radicalized American-based Islamic terrorists with no direct links to transnational networks such

as al-Qaida? 30 How does a domestic or “home grown” terrorist differ from an insurgent in Iraq or

Afghanistan or other regions of the world? What is the face of terrorism today?

A Military Guide to Terrorism in the Twenty-First Centur y 15 August 2007 1 1 Terrorism

Figure 1-1. The Faces of Terrorism Today

  • 28 “The Unibomber Manifesto,” available from http://www.ed.brocku.ca/~rahul/Misc/unibomber.html; Internet; accessed 30 May 2007.

  • 29 “Murrah Federal Building Bombing,” US Army TRADOC, TRADOC G2 Handbook No. 1, Terror Operations: Case Studies in Terror, Fort Leavenworth, KS: TRADOC Intelligence Support Activity- Threats, 10 August 2006; available from https://dcsint-threats.leavenworth.army.mil; US Army Battle Command Knowledge System (BCKS); accessed 30 May 2007. US Army Knowledge Online (AKO) password required to access.

  • 30 “FBI Warns of growing Terrorist Threat from American-Based Islamic Extremists,” available from http://news.rgp.com/apps/pbcs.dll/article?AID=/20070513/NEWS18/705130372; Internet; accessed 18 May 2007.

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A Military Guide to Terrorism in the Twenty-First Century 15 August 2007

"Terrorism is theatre." 31 Terrorism, like a theatrical play, can be viewed as a deliberate

presentation to a large audience in order to gain attention, spotlight a particular message,

and seek a response favorable to the actor. The purpose of such actions can have sinister

impact on national, regional, and global populations. Global communications provide a

stage for near instantaneous media exploitation. Anxiety can increase as random or

deliberate acts of terror often target civilians as victims. Similar to a play, the objective of

the experience is to affect the feelings and attitudes of the audience.

Section I: What is Terrorism

Terrorism has been described as both a tactic and strategy; a crime and a holy duty; a

justified reaction to oppression and an inexcusable action. Definition may depend on

whose point of view is being represented. Terrorism has often been an effective tactic for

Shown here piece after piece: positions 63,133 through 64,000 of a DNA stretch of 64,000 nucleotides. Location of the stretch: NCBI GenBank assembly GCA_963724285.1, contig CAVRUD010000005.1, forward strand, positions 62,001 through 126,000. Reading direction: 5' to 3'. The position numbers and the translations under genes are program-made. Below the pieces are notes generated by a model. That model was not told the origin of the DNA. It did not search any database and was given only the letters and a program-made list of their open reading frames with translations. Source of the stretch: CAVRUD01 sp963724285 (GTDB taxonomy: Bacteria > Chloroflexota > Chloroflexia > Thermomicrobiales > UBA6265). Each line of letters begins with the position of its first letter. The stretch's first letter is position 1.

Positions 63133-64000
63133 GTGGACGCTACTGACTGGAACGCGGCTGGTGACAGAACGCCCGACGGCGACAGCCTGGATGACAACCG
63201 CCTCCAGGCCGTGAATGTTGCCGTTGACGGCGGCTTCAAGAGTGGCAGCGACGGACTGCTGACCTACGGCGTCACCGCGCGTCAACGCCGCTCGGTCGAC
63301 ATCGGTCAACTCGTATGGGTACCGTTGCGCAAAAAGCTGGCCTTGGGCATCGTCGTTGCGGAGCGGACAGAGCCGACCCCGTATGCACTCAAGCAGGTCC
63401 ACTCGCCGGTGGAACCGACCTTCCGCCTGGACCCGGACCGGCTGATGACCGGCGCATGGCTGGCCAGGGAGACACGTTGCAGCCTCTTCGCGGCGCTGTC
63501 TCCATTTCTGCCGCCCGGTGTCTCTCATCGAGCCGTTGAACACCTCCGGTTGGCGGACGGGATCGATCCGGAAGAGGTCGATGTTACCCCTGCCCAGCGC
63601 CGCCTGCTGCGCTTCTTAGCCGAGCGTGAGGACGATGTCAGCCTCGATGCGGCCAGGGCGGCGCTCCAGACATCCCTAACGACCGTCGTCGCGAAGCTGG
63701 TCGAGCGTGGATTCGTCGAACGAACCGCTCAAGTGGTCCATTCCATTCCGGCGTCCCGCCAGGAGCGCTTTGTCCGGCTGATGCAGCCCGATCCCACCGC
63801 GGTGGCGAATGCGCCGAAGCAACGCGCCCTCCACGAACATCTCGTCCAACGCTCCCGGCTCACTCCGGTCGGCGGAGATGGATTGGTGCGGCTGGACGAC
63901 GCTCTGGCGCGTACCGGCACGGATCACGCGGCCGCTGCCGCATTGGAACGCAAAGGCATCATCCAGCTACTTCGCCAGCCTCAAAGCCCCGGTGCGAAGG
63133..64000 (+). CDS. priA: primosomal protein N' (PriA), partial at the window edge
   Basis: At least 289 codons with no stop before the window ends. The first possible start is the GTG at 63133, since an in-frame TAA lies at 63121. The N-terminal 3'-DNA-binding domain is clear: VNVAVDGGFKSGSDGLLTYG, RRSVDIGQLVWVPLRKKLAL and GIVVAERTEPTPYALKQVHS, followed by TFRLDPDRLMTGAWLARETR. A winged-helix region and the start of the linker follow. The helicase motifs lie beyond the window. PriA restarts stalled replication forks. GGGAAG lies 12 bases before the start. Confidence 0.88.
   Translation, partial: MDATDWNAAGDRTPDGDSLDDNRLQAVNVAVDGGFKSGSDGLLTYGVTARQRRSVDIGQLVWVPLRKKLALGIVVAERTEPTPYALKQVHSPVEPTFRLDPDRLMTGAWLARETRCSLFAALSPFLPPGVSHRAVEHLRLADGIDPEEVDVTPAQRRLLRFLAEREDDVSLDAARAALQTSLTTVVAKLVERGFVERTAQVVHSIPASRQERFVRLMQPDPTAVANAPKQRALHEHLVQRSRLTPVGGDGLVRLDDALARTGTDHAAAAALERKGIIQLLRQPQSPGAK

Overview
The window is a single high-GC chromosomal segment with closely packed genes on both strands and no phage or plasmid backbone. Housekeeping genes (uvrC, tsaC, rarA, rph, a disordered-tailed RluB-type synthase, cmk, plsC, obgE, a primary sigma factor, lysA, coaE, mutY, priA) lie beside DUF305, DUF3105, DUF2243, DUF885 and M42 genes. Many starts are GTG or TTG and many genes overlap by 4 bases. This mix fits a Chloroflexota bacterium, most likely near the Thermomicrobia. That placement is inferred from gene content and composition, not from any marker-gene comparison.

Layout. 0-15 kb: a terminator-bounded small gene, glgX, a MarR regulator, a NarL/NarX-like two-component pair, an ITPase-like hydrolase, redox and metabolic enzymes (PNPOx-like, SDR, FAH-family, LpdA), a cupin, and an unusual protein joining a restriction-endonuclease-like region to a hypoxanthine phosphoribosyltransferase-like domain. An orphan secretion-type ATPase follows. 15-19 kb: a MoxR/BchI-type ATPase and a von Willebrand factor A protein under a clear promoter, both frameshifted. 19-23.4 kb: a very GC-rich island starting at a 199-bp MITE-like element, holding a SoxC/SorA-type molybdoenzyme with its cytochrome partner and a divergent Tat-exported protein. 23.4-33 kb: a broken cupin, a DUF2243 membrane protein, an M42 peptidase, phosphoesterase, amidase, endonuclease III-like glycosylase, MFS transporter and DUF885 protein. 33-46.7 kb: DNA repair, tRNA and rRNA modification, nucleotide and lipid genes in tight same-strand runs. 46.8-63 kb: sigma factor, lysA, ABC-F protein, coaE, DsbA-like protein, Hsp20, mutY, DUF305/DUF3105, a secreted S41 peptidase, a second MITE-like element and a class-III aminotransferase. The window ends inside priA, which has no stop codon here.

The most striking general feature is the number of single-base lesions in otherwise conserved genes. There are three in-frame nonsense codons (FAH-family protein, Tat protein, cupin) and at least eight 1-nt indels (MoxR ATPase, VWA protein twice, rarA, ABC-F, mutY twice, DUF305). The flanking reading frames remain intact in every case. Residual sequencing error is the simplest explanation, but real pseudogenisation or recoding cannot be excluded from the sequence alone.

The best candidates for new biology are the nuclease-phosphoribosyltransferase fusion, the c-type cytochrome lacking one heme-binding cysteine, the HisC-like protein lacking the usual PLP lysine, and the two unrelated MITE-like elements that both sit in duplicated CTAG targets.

the weaker side in a conflict. As an asymmetric form of conflict, terrorism projects

coercive power with many of the advantages of military force at a fraction of the cost to

the terrorist. Terrorism is a means -- a method -- to an objective.

Defining Terrorism

A Military Guide to Terrorism in the Twenty-First Centur y 15 August 2007 "Terrorism is theatre."

The U.S. Department of Defense (DOD) approved definition of

terrorism is: “The calculated use of unlawful violence or threat of

unlawful violence to inculcate fear; intended to coerce or to intimidate

governments or societies in the pursuit of goals that are generally

political, religious, or ideological.” 32 For the purposes of this

document, this will be the standard definition. However, this is one of

many definitions. One researcher did a review of writings on

terrorism and found 109 different definitions. 33 A sampling of definitions by the Federal

Bureau of Investigation (FBI) and the Department of State (DOS) illustrate the different

perspectives of categorizing and analyzing terrorism.

The FBI uses this: “Terrorism is the unlawful use of force and

violence against persons or property to intimidate or coerce a

government, the civilian population, or any segment thereof, in

furtherance of political or social objectives.” 34 The U.S. Department

of State uses the definition contained in Title 22 U.S.C. Section

2656f(d). According to this section, “terrorism” means “premeditated

A Military Guide to Terrorism in the Twenty-First Centur y 15 August 2007 "Terrorism is theatre."

politically-motivated violence perpetrated against non-combatant

targets by sub-national groups or clandestine agents.” 35 The National Counterterrorism

Center (NCTC) uses this Title 22 definition of terrorism also in its annual reports of

  • 31 Bruce Hoffman, Inside Terrorism (New York: Columbia University Press, 1998), 38. This is a statement that is quoted often to spotlight the intention of terror to gain attention, to arouse, and to cause reaction.

  • 32 FM 100-20, Military Operations in Low Intensity Conflict, 5 December 1990; and Joint Publication 1-02, Department of Defense Dictionary of Military and Associated Terms, 12 April 2001, as amended through

  • 13 June 2007.

  • 33 Bruce Hoffman, Inside Terrorism (New York: Columbia University Press, 1998), 39.

  • 34 Title 28, Code of Federal Regulations, Section 0.85, Judicial Administration, (Washington, D.C., July 2001).

  • 35 Department of State, Patterns of Global Terrorism 2001 (Washington, D.C., May 2002), xvi.

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A Military Guide to Terrorism in the Twenty-First Century 15 August 2007

  • terrorism incidents around the world. 36 These definitions stress the
    respective institutional concerns of the organizations using them.

The FBI concentrates on the unlawful aspect in keeping with its law

enforcement mission. The Department of State concerns itself with

politically motivated actions by sub-national or clandestine actors as

functions affect international relations and diplomacy. Terrorism is